Full-text · Article · Aug 2014 · BMC Genomics
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    • "(41) investigated the binding specificity of a single C. parvum domain that was highly conserved with a Plasmodium AP2 domain. They found that the binding specificities were absolutely conserved; however, of the 127 putative P. falciparum targets of regulation, only 26 are conserved in C. parvum, suggesting the transcriptional network itself has evolved considerably since Plasmodium and Cryptosporidium diverged (41). "
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    ABSTRACT: We provide the first comprehensive analysis of any transcription factor family in Cryptosporidium, a basal-branching apicomplexan that is the second leading cause of infant diarrhea globally. AP2 domain-containing proteins have evolved to be the major regulatory family in the phylum to the exclusion of canonical regulators. We show that apicomplexan and perkinsid AP2 domains cluster distinctly from other chromalveolate AP2s. Protein-binding specificity assays of C. parvum AP2 domains combined with motif conservation upstream of co-regulated gene clusters allowed the construction of putative AP2 regulons across the in vitro life cycle. Orthologous Apicomplexan AP2 (ApiAP2) expression has been rearranged relative to the malaria parasite P. falciparum, suggesting ApiAP2 network rewiring during evolution. C. hominis orthologs of putative C. parvum ApiAP2 proteins and target genes show greater than average variation. C. parvum AP2 domains display reduced binding diversity relative to P. falciparum, with multiple domains binding the 5′-TGCAT-3′, 5′-CACACA-3′ and G-box motifs (5′-G[T/C]GGGG-3′). Many overrepresented motifs in C. parvum upstream regions are not AP2 binding motifs. We propose that C. parvum is less reliant on ApiAP2 regulators in part because it utilizes E2F/DP1 transcription factors. C. parvum may provide clues to the ancestral state of apicomplexan transcriptional regulation, pre-AP2 domination.
    Full-text · Article · Jun 2014 · Nucleic Acids Research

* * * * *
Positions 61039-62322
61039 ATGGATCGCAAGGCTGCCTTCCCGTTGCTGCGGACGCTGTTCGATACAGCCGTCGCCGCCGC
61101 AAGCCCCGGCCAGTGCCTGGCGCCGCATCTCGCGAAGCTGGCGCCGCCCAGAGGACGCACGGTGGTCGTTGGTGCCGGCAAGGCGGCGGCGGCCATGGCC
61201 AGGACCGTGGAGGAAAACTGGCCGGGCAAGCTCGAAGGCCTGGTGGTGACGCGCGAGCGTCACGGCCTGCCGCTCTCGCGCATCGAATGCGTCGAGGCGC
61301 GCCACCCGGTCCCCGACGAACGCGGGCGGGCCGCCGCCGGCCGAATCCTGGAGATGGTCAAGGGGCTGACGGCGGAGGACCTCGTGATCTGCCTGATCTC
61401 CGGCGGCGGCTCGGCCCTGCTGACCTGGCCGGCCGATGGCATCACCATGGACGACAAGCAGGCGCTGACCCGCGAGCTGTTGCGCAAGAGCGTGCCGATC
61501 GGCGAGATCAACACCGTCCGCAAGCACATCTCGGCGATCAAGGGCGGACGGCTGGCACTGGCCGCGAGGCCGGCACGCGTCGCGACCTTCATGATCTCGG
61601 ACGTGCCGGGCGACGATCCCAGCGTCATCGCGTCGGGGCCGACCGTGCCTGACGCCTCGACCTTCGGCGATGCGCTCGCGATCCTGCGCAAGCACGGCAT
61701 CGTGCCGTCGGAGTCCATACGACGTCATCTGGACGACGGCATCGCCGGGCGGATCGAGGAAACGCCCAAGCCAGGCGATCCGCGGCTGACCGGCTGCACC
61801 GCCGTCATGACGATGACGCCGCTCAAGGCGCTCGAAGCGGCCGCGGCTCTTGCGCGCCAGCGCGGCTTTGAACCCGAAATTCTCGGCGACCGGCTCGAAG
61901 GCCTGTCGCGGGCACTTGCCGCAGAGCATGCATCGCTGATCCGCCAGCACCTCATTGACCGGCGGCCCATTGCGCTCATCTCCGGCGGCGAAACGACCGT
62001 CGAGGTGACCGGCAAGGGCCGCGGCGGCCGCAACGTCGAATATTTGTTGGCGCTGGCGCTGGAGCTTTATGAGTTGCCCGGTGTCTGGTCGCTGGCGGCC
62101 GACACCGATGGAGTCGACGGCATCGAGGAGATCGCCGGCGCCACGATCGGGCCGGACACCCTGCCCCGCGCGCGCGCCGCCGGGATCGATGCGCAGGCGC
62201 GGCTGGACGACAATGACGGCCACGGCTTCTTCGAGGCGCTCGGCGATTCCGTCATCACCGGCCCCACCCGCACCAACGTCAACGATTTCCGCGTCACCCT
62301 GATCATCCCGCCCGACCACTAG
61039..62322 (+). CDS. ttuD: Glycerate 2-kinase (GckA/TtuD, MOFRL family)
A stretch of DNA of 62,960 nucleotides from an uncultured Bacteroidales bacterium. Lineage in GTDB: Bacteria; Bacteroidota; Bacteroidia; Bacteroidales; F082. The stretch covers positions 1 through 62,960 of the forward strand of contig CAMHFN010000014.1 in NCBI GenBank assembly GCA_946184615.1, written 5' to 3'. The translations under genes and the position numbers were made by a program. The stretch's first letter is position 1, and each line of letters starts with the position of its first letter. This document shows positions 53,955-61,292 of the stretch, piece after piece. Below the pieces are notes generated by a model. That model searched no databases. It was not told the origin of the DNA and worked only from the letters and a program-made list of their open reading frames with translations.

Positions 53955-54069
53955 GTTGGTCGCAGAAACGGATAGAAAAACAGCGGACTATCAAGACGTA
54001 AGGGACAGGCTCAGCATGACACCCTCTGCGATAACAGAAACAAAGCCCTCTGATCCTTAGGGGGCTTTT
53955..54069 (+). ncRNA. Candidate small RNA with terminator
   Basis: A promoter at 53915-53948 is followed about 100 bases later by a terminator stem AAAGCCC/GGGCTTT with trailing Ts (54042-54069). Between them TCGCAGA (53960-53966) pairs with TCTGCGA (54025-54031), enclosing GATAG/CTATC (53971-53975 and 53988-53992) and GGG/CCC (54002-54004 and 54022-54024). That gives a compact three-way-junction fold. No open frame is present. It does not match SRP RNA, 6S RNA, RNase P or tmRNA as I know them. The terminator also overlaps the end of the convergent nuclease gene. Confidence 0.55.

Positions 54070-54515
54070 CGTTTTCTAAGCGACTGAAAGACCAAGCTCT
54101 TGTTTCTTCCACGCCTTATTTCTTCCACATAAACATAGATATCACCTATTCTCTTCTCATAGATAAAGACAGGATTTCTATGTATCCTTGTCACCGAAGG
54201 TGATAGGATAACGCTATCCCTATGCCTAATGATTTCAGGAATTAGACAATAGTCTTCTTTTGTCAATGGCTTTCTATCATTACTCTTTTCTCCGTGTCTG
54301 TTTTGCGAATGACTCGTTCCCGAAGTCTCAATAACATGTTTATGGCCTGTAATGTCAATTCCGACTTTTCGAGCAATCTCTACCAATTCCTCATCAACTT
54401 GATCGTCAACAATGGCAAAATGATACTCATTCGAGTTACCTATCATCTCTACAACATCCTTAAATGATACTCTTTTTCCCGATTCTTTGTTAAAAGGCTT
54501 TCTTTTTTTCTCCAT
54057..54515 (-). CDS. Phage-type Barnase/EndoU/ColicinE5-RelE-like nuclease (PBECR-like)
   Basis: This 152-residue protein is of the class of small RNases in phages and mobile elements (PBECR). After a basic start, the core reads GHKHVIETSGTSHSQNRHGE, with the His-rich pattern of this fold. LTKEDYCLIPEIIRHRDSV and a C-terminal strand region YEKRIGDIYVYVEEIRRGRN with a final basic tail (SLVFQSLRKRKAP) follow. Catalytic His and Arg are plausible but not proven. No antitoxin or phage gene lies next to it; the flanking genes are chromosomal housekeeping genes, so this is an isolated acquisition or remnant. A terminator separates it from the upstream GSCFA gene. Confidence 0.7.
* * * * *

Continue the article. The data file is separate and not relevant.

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    • "It was also previously identified as a potential cisregulatory element in C. parvum [22] in the upstream sequences of a subset of glycolysis pathway genes. De Silva et al. (2008) showed that orthologous ApiAP2 proteins from P. falciparum [PlasmoDB: PF14_0633; New ID "
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    ABSTRACT: There are very few molecular genetic tools available to study the apicomplexan parasite Cryptosporidium parvum. The organism is not amenable to continuous in vitro cultivation or transfection, and purification of intracellular developmental stages in sufficient numbers for most downstream molecular applications is difficult and expensive since animal hosts are required. As such, very little is known about gene regulation in C. parvum. We have clustered whole-genome gene expression profiles generated from a previous study of seven post-infection time points of 3,281 genes to identify genes that show similar expression patterns throughout the first 72 hours of in vitro epithelial cell culture. We used the algorithms MEME, Align ACE and FIRE to identify conserved, overrepresented DNA motifs in the upstream promoter region of genes with similar expression profiles. The most overrepresented motifs were E2F (5[prime]-TGGCGCCA-3[prime]); G-box (5[prime]-G.GGGG-3[prime]); a well-documented ApiAP2 binding motif (5[prime]-TGCAT-3[prime]), and an unknown motif (5[prime]-[A/C] AACTA-3[prime]). We generated a recombinant C. parvum DNA-binding protein domain from a putative ApiAP2 transcription factor [Crypto DB: cgd8_810] and determined its binding specificity using protein-binding microarrays. We demonstrate that cgd8_810 can putatively bind the overrepresented G-box motif, implicating this ApiAP2 in the regulation of many gene clusters. Several DNA motifs were identified in the upstream sequences of gene clusters that might serve as potential cis-regulatory elements. These motifs, in concert with protein DNA binding site data, establish for the first time the beginnings of a global C. parvum gene regulatory map that will contribute to our understanding of the development of this zoonotic parasite.
    Full-text · Article · Jul 2013 · BMC Genomics